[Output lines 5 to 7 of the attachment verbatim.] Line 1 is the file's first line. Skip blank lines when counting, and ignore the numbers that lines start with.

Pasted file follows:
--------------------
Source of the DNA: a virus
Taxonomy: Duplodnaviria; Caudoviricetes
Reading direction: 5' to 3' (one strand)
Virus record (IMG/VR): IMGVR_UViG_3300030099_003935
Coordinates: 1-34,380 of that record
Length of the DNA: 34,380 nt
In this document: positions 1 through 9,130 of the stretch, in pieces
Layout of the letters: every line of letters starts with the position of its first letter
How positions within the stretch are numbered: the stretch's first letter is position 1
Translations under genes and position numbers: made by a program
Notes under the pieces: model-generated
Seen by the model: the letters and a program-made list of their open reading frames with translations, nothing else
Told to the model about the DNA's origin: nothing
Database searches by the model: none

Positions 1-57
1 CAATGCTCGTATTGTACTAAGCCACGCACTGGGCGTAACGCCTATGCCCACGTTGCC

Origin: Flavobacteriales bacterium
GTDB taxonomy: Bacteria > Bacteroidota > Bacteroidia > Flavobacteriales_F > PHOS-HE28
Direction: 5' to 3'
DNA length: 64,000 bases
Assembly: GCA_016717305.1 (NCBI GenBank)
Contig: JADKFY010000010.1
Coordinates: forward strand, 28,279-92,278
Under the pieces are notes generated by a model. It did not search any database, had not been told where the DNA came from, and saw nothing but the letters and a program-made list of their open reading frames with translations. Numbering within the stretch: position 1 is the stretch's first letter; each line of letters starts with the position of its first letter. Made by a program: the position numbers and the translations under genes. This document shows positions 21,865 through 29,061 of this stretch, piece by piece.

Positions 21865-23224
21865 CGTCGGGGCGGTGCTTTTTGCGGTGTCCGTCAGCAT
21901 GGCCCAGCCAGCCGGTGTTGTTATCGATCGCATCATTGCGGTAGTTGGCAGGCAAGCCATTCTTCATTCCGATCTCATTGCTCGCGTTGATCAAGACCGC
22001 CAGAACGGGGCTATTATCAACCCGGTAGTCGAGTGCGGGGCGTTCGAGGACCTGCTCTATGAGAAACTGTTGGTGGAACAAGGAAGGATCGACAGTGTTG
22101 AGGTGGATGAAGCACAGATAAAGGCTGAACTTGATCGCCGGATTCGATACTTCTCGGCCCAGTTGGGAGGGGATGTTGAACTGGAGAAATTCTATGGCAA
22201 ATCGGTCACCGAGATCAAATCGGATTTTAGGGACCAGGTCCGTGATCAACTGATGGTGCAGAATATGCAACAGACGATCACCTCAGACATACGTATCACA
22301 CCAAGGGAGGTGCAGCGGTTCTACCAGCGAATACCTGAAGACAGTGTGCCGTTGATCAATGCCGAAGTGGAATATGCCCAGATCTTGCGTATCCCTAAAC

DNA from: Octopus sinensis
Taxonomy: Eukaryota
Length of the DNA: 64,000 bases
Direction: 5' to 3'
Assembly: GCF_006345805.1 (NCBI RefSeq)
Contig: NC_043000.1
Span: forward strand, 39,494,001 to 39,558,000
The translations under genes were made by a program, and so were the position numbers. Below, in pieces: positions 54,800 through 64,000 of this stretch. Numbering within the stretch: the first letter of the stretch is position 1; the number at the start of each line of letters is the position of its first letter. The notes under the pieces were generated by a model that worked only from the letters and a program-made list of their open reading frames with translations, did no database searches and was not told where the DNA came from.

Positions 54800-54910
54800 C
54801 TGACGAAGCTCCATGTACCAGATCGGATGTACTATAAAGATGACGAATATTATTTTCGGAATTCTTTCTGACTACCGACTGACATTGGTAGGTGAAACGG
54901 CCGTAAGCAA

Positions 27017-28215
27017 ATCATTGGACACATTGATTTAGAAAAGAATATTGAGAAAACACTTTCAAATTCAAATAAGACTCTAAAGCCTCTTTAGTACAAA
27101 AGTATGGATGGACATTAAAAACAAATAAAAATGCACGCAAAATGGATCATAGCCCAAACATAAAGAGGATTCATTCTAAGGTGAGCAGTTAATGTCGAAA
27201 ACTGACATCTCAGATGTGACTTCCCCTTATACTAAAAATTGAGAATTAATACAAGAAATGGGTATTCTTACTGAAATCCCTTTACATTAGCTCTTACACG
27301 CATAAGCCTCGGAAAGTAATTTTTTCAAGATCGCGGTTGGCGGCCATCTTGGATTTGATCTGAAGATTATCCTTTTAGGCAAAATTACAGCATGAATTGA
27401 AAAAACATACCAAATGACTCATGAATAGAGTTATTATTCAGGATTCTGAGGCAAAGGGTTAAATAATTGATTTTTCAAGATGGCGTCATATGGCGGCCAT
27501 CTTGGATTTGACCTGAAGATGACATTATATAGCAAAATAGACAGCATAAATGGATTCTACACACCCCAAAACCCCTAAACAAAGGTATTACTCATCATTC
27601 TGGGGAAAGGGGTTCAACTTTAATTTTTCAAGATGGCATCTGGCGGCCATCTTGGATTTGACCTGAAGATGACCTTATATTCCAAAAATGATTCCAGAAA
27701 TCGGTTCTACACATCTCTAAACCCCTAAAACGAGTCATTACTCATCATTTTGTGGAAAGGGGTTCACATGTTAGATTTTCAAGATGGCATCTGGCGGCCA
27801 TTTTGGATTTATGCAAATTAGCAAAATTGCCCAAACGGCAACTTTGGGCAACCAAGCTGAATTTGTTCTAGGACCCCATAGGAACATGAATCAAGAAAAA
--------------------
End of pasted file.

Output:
Coordinates: 1-34,380 of that record
Length of the DNA: 34,380 nt
In this document: positions 1 through 9,130 of the stretch, in pieces